March 29, 2018
13 Nisan 5778

Dear Friends,

Tomorrow evening, all around the world, Jews and their families and friends will gather together to participate in a ritual that goes back thousands of years.  As we dip parsley into salt water, we will think not only of the tears that our ancestors shed during their years of enslavement and oppression, but also of the promise of hope that springtime brings.  We will eat matzah that represents not only the bread of affliction, but also the bread of freedom; it too, in it’s own way, is also a symbol of hope.

Passover is often thought of as a holiday about hope.  It occurs in spring as the buds on the trees are blossoming and all forms of life are beginning to emerge from the cold and dark months of winter.

This year, as I’ve been preparing for Passover, physically and spiritually, I’ve been thinking not about hope, but about other themes that are also a part of this universal story of transformation and redemption:  grief, persistence, determination, and resilience.

If you read the story of our ancestors sojourn in Egypt, you will notice that God is noticeably absent (except in relationship to the midwives). Commentators throughout the generations noticed this, and-believing that everything in the text is there for a reason–wondered if the text was trying to communicate something to the reader.  Perhaps it indicated that God had abandoned the people and was oblivious to their circumstances; perhaps it indicated that God was not in any way a part of the people’s consciousness, so deep was their misery and sense of hopelessness.  Some noticed that God suddenly reappeared in the story immediately after the people cried out in their suffering:

Years passed and the King of Egypt died.  The children of Israel groaned by reason of the servitude.  They cried out and their cry went out to God from the servitude.  Then God heard their moan, and God remembered God’s covenant with Abraham, Isaac, and Jacob.  God saw the children of Israel and took heed.  (Ex. 2:22-25).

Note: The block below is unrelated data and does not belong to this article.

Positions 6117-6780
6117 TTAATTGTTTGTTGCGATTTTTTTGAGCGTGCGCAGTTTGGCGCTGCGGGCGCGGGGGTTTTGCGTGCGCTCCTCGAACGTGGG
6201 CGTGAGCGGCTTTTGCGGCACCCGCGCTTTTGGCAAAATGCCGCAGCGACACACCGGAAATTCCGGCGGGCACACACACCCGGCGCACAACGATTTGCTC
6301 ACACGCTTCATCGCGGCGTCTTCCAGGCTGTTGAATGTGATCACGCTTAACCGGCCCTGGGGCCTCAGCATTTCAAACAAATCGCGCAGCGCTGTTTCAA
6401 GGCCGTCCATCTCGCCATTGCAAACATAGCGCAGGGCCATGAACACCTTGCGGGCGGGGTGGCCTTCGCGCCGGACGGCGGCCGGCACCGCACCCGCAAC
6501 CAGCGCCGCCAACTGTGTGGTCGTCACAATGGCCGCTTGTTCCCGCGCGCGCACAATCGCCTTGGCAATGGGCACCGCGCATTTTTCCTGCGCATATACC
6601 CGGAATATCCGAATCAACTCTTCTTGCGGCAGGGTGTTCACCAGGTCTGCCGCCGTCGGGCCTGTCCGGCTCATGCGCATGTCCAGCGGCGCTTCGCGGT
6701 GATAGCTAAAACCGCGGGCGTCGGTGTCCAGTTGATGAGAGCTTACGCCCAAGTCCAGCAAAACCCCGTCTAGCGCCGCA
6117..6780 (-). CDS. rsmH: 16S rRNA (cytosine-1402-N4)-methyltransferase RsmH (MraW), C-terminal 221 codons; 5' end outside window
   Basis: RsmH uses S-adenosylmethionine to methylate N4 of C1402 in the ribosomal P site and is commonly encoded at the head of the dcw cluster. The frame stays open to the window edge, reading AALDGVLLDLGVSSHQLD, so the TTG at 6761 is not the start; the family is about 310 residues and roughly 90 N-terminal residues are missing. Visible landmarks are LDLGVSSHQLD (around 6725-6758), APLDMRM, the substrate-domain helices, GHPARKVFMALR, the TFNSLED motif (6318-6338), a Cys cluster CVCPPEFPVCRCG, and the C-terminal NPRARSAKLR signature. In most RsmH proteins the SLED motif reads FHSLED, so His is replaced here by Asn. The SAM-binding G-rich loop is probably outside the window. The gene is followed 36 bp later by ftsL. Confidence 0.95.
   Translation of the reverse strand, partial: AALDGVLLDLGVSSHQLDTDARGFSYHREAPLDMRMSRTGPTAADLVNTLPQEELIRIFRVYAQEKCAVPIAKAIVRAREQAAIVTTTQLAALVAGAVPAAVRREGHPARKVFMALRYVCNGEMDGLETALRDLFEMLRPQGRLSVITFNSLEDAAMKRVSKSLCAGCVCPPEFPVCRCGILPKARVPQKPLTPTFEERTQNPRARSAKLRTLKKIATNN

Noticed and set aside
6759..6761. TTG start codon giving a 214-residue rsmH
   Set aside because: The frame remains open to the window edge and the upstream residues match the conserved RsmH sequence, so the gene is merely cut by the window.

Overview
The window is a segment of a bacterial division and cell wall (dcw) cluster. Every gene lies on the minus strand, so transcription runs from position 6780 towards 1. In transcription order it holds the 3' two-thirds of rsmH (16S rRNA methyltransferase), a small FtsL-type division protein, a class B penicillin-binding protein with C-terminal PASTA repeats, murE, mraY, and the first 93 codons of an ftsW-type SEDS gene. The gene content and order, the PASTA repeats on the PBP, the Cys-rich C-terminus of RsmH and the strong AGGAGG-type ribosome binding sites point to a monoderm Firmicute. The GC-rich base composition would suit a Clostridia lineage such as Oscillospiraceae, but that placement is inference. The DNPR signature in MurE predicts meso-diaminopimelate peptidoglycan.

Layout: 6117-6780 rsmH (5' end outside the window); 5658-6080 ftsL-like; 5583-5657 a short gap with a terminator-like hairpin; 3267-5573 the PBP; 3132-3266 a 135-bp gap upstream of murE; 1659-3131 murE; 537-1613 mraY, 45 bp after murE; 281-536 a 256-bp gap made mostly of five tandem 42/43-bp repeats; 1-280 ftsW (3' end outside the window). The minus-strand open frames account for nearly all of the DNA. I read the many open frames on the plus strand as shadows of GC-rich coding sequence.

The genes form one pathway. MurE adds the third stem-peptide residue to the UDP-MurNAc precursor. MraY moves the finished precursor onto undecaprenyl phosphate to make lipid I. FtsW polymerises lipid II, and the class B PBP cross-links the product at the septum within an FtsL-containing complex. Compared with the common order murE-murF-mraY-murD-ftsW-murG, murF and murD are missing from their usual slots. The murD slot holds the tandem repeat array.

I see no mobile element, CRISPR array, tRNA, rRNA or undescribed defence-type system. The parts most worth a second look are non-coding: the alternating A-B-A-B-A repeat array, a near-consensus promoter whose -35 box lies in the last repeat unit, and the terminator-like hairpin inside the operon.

The moment that they cried out, say some commentators, was the beginning of their redemption, the beginning of their transformation: from being enslaved and oppressed to being redeemed:  free to be masters over their own lives, in service only to God (Studies in Shemot, Nechama Leibowitz, p. 19).

Around the country, around the world, we heard people cry out this past weekend, when hundreds of thousands of students and their families and allies took to the streets to protest the all-too-readily availability of guns and assault rifles to those who want to obtain them for nefarious purposes.  Many of us marched and cried out with them, shouting, “Enough is enough; students should not have to sit in their classrooms and be filled with fear.”  Over these last many months, we’ve heard people cry out in response to attempts to close our nation’s borders to those who’ve been forced to make their own treacherous journeys away from persecution and violence in their home countries, particularly countries which are predominately Muslim.  We’ve heard the cry rise up in response to hate-filled acts perpetrated against Jews and Muslims and other minorities.  We’ve heard the cry rise up in response to the racism that is still present in so many institutions and facets of our society and culture.

“When will redemption come?” we read in one of the beautiful interpretations found in our Shabbat Siddur (prayer book).  “When we grant everyone what we claim for ourselves,” it answers; or, as stated elsewhere in Jewish teachings, when we “love our neighbor as we love our self,” (Lev. 19:18); when we do not do unto others what we would not want done unto us (Rabbi Hillel, in explaining the essence of the Torah, Shabbat 31a).

As was true for our ancestors in their own day, is also true for us in ours:  redemption does not happen overnight.  It requires crying out in grief that things are not right; it requires a tremendous amount of persistence, determination, and resilience on the part of human beings who are, in reality, “God’s outstretched arms,” working for justice and redemption in our world.

Friends, as we sit down to recall our ancestors’ journeys, may we truly enjoy our blessings of freedom.  May we be inspired to continue doing the important work of being “God’s outstretched arms” in the world, working for justice and redemption for all who are not yet free.

Wishing everyone a Chag Sameach, a Happy and meaningful holiday.

Rabbi Zari